ALSO READFrench president to visit Caribbean islands hit by Irma Hurricane Irma kills six on Caribbean island St Martin: French President to visit hurricane Irma-hit territories Caribbean islands begin preparations for Hurricane Irma Hurricane Irma: Massive destruction in northern Caribbean islands
French President Emmanuel Macron arrived in the Caribbean on Tuesday promising to rebuild the French territories ravaged by Hurricane Irma.
Speaking on the tarmac of the airport at Pointe a Pitre in Guadeloupe, one of France's overseas territories, Macron defended criticism that France was not prepared to deal with the situation, CNN reported.
Macron pointed out that at the last minute the Category 3 storm they were expecting to land on Guadeloupe turned into a Category 5 and rammed St. Martin instead, 260 kilometres away.
The French President plans to visit that beleaguered island later in the day. "I am here to talk about reconstruction," he said.
"When such a thing happens, life is never the same again. I want to rebuild not just a new life but also a better life."
Macron said 11 people were killed in the French territories of St. Barts and St. Martin. That brings the death toll of Irma in the Leeward Islands and Cuba to at least 38.
He said France had set up the biggest airlift to mainland France since the Second World War, with 2,000 people having left for the country or another French territory, the report said.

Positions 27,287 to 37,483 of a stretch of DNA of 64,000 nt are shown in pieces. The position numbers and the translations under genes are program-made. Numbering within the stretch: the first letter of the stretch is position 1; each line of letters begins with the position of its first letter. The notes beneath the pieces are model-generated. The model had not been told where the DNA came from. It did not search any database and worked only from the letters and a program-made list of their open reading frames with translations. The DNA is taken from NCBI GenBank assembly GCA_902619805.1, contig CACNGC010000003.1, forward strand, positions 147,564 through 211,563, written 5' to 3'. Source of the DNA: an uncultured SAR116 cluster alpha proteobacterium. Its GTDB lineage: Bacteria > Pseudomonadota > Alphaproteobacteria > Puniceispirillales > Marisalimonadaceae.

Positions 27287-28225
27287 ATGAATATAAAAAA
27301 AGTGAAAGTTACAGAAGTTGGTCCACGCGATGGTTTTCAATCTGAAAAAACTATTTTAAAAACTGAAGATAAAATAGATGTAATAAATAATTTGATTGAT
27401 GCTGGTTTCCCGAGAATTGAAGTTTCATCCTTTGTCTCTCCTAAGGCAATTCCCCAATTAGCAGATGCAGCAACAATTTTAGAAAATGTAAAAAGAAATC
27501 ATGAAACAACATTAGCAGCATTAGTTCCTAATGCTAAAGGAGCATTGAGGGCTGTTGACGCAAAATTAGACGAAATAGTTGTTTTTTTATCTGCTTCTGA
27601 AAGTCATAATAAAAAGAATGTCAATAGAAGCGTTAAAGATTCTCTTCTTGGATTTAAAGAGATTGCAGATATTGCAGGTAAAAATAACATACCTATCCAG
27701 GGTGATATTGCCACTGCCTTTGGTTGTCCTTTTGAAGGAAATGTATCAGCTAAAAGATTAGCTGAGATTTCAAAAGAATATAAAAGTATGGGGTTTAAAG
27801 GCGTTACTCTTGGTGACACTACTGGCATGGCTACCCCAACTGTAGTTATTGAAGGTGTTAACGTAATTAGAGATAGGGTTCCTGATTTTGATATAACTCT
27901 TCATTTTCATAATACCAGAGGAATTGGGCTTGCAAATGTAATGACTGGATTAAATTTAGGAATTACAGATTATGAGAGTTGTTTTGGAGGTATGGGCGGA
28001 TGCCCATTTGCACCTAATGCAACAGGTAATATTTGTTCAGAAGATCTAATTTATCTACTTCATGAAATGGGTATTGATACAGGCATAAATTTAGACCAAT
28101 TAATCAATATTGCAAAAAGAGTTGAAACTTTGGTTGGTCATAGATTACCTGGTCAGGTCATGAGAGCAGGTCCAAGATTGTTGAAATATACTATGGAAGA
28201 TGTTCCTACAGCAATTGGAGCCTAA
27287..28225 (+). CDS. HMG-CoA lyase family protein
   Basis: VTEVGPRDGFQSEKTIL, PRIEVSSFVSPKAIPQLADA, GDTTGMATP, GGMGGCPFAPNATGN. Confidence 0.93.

Macron said that water and electricity would be back soon in France's Caribbean territories, and that he hoped schools would be reopened next week.
French Interior Minister Gerard Collomb announced that France was currently working on delivering water to affected neighbourhoods across the island.
Macron said he plans to go on a patrol with French security forces to see for himself that law and order have been restored following reports of widespread looting.
Meanwhile, British Foreign Secretary Boris Johnson was expected to arrive in the UK overseas territory of Anguilla on Tuesday to offer his support to islanders there, Barbuda and the British Virgin islands, all of which suffered major devastation in the storm.
Speaking in the British Parliament, Alan Duncan, Secretary of State for Foreign and Commonwealth Affairs, said more than half a million British nationals -- both residents and visitors -- were caught up in Irma.
He said London was working with US, German and Dutch authorities to organise the potential departure of the most vulnerable on Tuesday.
Johnson said that 700 troops and 50 police had been deployed to parts of the Caribbean, while the HMS Ocean would soon head to the region loaded with emergency supplies.
UK billionaire Richard Branson, who rode out the storm in his home in the British Virgin Islands is also rallying relief.
The European Union has also committed to providing $2.4 million for emergency relief.
(This story has not been edited by Business Standard staff and is auto-generated from a syndicated feed.)